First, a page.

I hate to break it to you, but you’re not (at least, most of the time!). So many people come into a market thinking they’re the first to do something or that their idea is the most innovative thing out there. More often than not, it’s already been done — that’s just the way of the game in an oversaturated market. To think you’re different is short-sighted and can instill a false sense of confidence that can break a business before it really begins. Understand that, in the wedding industry, you’re 100% not the first person to come up with an idea. That’s not to say there isn’t room in the market for you, but you need to be comfortable with the fact that you’re not a one-of-a-kind unicorn.
Competitor analysis is key to success; you need to know who else is out there and what they’re doing. Then, test your idea and make sure there is a need for it and that nobody else is doing it the way you’re doing. You can offer similar products or services as someone else, but you need to find a way to stand out from the competition.
Making assumptions about clients
Assuming things is always a dangerous game, especially when it comes to your business. Just because you think something is a great idea doesn’t mean it’s going to sell if your prospective clients do not want it. So, this goes back to the idea of testing. Before investing all of your time and money into something (whether it’s a new product to offer or an add-on service), first find out if it will really be successful.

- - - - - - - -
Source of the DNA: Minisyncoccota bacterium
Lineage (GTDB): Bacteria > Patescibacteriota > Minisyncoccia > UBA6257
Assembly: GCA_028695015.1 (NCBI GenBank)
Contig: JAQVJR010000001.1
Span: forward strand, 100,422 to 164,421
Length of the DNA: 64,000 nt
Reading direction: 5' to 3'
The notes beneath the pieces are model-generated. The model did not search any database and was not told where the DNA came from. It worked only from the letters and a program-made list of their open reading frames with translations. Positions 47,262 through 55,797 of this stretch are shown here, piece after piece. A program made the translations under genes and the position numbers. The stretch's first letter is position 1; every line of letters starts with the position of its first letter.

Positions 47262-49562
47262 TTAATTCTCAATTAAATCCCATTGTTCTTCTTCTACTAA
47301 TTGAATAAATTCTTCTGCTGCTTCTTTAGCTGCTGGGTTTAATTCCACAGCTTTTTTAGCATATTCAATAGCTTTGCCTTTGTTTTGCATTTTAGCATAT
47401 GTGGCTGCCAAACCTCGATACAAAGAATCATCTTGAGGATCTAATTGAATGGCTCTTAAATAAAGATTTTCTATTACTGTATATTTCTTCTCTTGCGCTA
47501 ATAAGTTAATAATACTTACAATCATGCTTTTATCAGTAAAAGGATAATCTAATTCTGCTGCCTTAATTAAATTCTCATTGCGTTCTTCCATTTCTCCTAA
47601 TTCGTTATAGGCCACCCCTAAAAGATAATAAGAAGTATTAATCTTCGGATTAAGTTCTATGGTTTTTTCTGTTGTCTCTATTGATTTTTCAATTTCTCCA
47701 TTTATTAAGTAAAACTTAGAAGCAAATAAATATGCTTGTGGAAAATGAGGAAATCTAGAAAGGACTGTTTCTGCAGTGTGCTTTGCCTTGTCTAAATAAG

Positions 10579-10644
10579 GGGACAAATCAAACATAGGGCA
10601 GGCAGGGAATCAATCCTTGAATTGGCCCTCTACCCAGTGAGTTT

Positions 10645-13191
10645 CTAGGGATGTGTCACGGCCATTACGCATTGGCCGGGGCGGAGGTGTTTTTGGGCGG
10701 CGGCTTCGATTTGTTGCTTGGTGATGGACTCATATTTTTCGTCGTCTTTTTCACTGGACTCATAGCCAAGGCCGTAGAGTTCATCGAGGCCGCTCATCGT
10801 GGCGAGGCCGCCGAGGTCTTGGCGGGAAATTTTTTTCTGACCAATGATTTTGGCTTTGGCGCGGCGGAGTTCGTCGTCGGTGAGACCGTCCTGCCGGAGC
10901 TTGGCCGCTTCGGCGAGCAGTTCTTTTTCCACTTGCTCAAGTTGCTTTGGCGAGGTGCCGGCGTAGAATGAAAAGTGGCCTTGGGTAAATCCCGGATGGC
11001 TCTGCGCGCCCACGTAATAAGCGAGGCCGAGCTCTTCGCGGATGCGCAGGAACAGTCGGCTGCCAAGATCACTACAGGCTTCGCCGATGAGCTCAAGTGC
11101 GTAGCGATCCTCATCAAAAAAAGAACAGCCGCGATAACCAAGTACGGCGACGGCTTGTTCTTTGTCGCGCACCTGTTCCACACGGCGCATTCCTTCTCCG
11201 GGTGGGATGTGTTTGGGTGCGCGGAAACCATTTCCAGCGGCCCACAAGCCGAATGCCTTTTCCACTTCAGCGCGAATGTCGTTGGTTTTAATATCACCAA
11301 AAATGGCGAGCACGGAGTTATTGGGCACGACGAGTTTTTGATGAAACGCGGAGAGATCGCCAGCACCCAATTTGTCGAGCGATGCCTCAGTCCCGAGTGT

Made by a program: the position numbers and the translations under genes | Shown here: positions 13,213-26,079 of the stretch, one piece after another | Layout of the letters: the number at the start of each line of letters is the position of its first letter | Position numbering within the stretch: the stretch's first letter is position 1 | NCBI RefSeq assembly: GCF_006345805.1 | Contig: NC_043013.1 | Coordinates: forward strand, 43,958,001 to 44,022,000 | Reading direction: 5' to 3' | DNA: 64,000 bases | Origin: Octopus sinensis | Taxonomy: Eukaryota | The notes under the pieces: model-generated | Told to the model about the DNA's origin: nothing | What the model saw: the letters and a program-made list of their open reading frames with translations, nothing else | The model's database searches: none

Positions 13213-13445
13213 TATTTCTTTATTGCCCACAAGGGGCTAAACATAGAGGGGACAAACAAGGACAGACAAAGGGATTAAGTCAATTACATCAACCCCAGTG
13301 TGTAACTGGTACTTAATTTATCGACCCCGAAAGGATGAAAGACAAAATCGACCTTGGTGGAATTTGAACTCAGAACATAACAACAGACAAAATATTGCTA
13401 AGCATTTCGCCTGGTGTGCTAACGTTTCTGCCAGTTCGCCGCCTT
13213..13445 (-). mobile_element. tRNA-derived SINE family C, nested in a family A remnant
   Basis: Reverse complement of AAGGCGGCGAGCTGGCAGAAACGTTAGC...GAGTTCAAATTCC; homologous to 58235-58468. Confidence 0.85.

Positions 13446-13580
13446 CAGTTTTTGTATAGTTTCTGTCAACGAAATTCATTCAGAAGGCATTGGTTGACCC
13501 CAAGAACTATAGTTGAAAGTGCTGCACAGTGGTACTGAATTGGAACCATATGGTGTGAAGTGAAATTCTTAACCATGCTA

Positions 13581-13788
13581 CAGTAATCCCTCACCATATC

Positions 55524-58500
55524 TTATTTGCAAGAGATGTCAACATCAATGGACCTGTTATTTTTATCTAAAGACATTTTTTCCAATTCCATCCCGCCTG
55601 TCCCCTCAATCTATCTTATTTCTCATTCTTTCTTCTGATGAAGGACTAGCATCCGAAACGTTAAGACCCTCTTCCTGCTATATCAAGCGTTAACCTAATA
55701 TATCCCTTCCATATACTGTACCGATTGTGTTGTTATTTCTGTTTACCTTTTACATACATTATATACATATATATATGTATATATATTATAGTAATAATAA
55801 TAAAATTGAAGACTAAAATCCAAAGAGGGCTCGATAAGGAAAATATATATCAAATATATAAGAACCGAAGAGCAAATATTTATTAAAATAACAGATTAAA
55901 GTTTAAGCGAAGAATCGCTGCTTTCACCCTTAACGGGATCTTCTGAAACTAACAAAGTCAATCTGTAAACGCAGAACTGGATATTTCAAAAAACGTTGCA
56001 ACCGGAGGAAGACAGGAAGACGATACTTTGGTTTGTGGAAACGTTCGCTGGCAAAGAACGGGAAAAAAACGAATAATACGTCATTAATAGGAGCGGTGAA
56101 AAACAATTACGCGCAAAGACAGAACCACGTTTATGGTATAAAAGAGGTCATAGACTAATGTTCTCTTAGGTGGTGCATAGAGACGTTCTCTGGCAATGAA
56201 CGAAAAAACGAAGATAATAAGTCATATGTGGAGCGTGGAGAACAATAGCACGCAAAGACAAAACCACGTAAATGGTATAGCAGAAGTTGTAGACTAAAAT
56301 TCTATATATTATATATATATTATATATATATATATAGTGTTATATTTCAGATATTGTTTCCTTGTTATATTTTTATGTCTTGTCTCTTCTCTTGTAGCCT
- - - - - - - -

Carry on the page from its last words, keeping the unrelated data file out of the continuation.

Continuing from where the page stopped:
When I was in the early stages of planning my wedding PR membership program, I started out by recruiting beta testers to ensure my idea was one that would be impactful. I ended up getting lots of great feedback (some which improved this very platform) and only launched once I was confident that the product was valuable and needed in the market. If you have to do a lot of convincing to make a sale, it’s not going to be in your best interest. It needs to come naturally from knowing what it is your clients truly want (even if they haven’t yet realized).
Ignoring data for anecdotal success
Getting some great wins can leave you feeling on top of the world, but you need to have the numbers to back it up. It’s exciting to book a big speaking engagement or woo a highly sought-after publication, but those things don’t mean much if the books are in the red. What matters is how many conversations you’re making compared to proposals sent out. It’s the X amount of revenue that you can attribute to the Y strategy. You have to understand the data and what the numbers really mean for your company.
For example, how should you know if booking an ad with a certain publication is worthwhile if you don’t look at how many inquiries you gained from it last year? Data is where you can discover what works and doesn’t work for your business. Stories are just stories, whereas your ROI can show you the real picture.